Huge floating solar islands on the ocean that produce enough energy to enable CO2-neutral global freight traffic - what sounds like "science fiction" researchers from ETH Zurich, the Paul Scherrer Institute (PSI), Empa, the Universities of Zurich and Bern and the Nowegian University of Science and Technology (NTNU) in Trondheim have now calculated for the first time, as they write in the latest issue of the journal "Proceedings of the National Academy of Sciences" (PNAS).

Physics - Chemistry - 03.06.2019
Exposing modern forgers
Exposing modern forgers
Researchers at ETH Zurich have developed a process that can provide conclusive evidence with regard to modern fakes of paintings, even in cases where the forger recycled older canvases. This verification process requires less than 200 micrograms of paint. Art forgeries have been around since ancient times.

Physics - Chemistry - 22.05.2019
The geometry of an electron determined for the first time
The geometry of an electron determined for the first time
Physicists at the University of Basel are able to show for the first time how a single electron looks in an artificial atom. A newly developed method enables them to show the probability of an electron being present in a space. This allows improved control of electron spins, which could serve as the smallest information unit in a future quantum computer.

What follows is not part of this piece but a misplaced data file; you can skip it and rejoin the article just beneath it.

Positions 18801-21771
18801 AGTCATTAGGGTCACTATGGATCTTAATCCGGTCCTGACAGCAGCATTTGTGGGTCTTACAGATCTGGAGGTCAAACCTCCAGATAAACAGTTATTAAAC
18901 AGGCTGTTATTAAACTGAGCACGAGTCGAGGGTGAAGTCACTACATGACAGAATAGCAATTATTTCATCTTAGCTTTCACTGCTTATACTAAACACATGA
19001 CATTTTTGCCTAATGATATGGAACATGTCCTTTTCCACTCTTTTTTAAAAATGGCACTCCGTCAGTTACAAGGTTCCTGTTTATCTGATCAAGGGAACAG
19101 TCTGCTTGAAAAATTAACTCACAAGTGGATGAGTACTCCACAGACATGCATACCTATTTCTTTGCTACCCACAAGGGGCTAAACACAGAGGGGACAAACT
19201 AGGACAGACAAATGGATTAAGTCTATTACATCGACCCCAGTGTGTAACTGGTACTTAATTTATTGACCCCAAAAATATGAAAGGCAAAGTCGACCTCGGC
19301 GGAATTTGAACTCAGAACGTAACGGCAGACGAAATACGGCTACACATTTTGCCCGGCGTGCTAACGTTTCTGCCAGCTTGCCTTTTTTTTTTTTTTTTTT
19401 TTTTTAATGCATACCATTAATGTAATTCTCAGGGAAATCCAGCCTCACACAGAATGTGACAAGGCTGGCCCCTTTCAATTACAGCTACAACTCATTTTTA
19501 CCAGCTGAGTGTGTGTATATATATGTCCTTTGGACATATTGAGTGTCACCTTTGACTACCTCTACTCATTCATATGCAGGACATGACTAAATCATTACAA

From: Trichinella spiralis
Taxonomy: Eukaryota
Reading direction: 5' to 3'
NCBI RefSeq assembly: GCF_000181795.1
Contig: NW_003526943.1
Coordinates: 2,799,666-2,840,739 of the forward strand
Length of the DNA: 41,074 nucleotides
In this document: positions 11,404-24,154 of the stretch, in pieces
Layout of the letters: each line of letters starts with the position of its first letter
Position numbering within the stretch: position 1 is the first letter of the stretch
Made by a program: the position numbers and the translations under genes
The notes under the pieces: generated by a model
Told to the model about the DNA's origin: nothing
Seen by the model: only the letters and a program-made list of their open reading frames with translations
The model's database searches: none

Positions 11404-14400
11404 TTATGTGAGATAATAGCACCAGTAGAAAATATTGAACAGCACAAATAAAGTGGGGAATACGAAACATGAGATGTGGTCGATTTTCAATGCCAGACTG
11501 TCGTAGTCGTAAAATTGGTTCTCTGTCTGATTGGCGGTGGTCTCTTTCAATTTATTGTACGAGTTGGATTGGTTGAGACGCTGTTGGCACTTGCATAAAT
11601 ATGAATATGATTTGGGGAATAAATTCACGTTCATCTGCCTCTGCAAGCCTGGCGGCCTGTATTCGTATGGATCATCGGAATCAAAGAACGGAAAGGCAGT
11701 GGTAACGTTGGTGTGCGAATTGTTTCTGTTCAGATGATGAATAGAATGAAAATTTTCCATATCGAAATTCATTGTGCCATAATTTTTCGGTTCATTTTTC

Health - Chemistry - 22.05.2019
Shedding light on cancer metabolism in real-time with bioluminescence
Shedding light on cancer metabolism in real-time with bioluminescence
Cancerous tumors can be made to bioluminesce, like fireflies, according to the level of their glucose uptake, giving rise to a technique for quantifying metabolite absorption. The firefly imaging technique for sugar can be translated from cancer to many other metabolic diseases. EPFL scientists have invented a new way to quantify - in real-time - glucose metabolism of cancerous tumors by making them bioluminesce.